Top products from r/EuropeFIRE

We found 13 product mentions on r/EuropeFIRE. We ranked the 12 resulting products by number of redditors who mentioned them. Here are the top 20.

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Top comments that mention products on r/EuropeFIRE:

u/quietinvestor · 2 pointsr/EuropeFIRE

You're still being quite general, but I'll answer the best I can.

To be honest, as a trader I mainly traded OTC (Over-The-Counter) interest rate products that are not available to trade for retail investors, so you learn most of it on the job, other than pricing and valuing the products themselves, which appears on textbooks, but nothing that can be of much use for a retail investor.

Each financial product is different, so although there are some "transferable" skills, it truly depends on what you are trading, but again, trading is very short-termist so I wouldn't recommend it to a retail investor in spite of all those guru books that sell you that you can be a successful day trader, you can't: you'll just bleed losses, bid-ask spreads, brokerage fees and short-term taxes, plus again there is no way you'll beat full-time pros.

In terms of learning Economics and Finance, I'm afraid I'm of little help because I learned it all during my degree and masters at a very in-depth, specialised level, purely through textbooks. Also, a lot of it is very theoretical and not sure if of much use for an amateur level, or for real life, for that matter.

I did watch quite recently a video by billionaire hedge fund manager Ray Dalio, which explains quite well and succintly how the economy works. For those readers that don't speak English very well, if you go into Bridgewater's youtube account, you can find the video in different languages.

If what you refer to is equity investing, but not anything related to the Efficient Market Hypothesis (EMH), I quite sympathise with the value investing approach. In that sense, books I'd recommend are:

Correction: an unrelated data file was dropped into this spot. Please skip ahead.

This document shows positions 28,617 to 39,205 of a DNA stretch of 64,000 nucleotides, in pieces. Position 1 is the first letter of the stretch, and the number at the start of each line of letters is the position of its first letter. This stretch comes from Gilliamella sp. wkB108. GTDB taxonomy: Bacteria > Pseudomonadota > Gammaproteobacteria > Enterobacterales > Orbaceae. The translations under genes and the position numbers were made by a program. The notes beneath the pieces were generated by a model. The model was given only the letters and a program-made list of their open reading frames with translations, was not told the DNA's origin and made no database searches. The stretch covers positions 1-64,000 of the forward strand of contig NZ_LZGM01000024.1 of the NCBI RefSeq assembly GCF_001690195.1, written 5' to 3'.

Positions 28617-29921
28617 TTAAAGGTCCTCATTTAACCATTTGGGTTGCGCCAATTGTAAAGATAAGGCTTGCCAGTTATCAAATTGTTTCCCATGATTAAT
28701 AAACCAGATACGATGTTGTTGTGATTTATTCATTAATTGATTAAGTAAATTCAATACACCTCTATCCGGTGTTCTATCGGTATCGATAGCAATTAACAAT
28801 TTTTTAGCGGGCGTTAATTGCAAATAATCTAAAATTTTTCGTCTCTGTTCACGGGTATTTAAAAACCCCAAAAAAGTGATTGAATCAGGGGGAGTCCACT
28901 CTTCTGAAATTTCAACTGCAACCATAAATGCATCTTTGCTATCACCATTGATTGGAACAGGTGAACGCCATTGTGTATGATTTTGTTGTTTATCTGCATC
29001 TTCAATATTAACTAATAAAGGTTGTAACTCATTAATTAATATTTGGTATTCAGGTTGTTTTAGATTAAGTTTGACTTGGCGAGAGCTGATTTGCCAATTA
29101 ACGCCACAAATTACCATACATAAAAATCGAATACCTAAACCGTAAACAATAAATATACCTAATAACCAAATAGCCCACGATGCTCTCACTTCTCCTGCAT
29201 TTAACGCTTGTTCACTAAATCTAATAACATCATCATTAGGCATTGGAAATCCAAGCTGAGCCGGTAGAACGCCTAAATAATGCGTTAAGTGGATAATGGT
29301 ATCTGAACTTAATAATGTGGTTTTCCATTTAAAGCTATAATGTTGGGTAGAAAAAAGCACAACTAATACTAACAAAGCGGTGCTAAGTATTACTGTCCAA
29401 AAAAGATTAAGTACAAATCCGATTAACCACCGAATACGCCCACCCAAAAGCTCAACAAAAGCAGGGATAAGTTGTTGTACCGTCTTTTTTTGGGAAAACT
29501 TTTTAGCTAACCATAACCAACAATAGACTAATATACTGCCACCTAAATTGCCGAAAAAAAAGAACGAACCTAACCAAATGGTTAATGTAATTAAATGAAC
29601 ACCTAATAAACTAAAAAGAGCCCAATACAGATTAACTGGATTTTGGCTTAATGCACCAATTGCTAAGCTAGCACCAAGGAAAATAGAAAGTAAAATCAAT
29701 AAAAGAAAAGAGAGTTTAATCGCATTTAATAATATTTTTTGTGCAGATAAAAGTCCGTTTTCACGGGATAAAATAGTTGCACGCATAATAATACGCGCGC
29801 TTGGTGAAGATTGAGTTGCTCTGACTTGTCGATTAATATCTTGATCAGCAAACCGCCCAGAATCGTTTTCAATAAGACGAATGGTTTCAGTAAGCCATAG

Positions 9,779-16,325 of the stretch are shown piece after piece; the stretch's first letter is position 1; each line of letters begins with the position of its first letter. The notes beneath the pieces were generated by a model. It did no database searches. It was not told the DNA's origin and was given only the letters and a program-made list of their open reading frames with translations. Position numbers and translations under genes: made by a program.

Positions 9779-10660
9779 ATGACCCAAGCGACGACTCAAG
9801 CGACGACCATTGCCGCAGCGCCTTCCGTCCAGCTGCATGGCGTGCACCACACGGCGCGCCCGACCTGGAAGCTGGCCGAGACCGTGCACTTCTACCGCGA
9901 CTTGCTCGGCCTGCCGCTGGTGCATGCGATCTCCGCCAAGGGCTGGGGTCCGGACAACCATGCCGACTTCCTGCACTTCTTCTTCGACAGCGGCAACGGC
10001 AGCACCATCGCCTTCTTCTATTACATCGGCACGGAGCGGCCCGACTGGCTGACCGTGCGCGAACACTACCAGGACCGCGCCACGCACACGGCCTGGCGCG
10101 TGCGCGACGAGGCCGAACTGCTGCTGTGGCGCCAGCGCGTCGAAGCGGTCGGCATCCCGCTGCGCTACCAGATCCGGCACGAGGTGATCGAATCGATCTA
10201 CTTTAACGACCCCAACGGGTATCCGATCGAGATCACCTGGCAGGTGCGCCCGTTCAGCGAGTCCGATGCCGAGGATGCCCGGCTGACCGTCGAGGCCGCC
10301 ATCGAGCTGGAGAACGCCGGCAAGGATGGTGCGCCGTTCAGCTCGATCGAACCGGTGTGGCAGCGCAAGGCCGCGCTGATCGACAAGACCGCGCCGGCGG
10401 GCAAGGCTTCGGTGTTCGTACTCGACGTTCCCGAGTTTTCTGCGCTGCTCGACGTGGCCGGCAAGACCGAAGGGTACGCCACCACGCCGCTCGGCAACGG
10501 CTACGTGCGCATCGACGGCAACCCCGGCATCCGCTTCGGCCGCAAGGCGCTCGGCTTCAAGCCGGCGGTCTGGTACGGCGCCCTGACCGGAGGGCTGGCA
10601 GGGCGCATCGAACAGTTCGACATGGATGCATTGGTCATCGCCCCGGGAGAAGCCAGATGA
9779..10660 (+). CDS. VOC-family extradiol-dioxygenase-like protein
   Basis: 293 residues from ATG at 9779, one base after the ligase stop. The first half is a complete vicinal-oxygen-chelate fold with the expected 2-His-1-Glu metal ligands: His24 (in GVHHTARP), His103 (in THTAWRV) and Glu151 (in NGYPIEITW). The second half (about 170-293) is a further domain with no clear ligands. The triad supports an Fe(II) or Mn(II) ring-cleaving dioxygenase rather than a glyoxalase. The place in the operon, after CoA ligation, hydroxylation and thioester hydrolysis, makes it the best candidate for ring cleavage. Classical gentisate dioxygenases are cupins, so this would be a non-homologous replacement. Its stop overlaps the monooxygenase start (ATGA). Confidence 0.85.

u/indexinvestoreu · 5 pointsr/EuropeFIRE

The most complete overview I've read of the shortcomings of the Permanent Portfolio are outlined in Bernstein's Deep Risk. I'd recommend you read that. The whole "Investing for Adults" series is really instructive. Specially for people tinkering with non-conventional portfolios.


the book distinguishes between deep (loosing your money even in long periods of time) and shallow risks (loosing your money in shorter time frames). the book shows that the PP is not a great Portfolio at preventing Deep risk.


Some of the shortcomings of the PP are:

  • It tries to mitigate risks of inflation, deflation, confiscation and devastation by deploying equal resources to each. the issue is that all the scenarios don't have the same likelihood, and don't have the same costs in terms of insurance.
  • historically international diversification did better against inflation than gold (from a deep risk perspective).
  • historically international diversification did better against deflation than gold
  • you can only reasonably protect against confiscation through holding gold bullion or owning real estate. but that is super costly. confiscation is also super unlikely in most of the developed world.
  • devastation requires the same approach as confiscation. which is costly and unlikely


    Do note that the original idea of the PP as presented by Harry Browne was to use gold bullion coins. Not ETFs.


    Also do note that I just took a quick glance at my Kindle for these shortcomings. The best way to get informed by this is to actually read the book and draw your own conclusions.


    Like /u/Dissentient I don't believe in the magical Portfolio which survives every possible risk, so my views on this are biased.
u/huppie · 5 pointsr/EuropeFIRE

In the current market bonds are mostly a way to dampen volatility of your portfolio. That is a bit how Markets work though... some times certain pieces of a balanced portfolio underperform or overperform.

Anyway, some very smart people argue that in the current market it's better to just use CDs as the 'fixed income' part of your portfolio for various reasons, so there's a good chance my own strategy isn't the absolute best.

I would argue it's still wise for anyone to have some diversification in their portfolio as a way to reduce volatility, but maybe that's just because I realize I'm not a a perfectly rational person.

I recently read this article with some interesting insights into asset allocation and how it affects portfolio performance and volatility and would recommend at least considering its message. A small allocation (let's say 10-20%) in 'fixed income assets' isn't likely to be a very big drag on your performance but can reduce volatility significantly if rebalanced every now and then.

u/BreakDown65 · 1 pointr/EuropeFIRE

Portfolios with 100% equities are pointlessy risky: allocatin a little to bonds reduces risk with no significant effect on geometric returns.

Page 81.-82.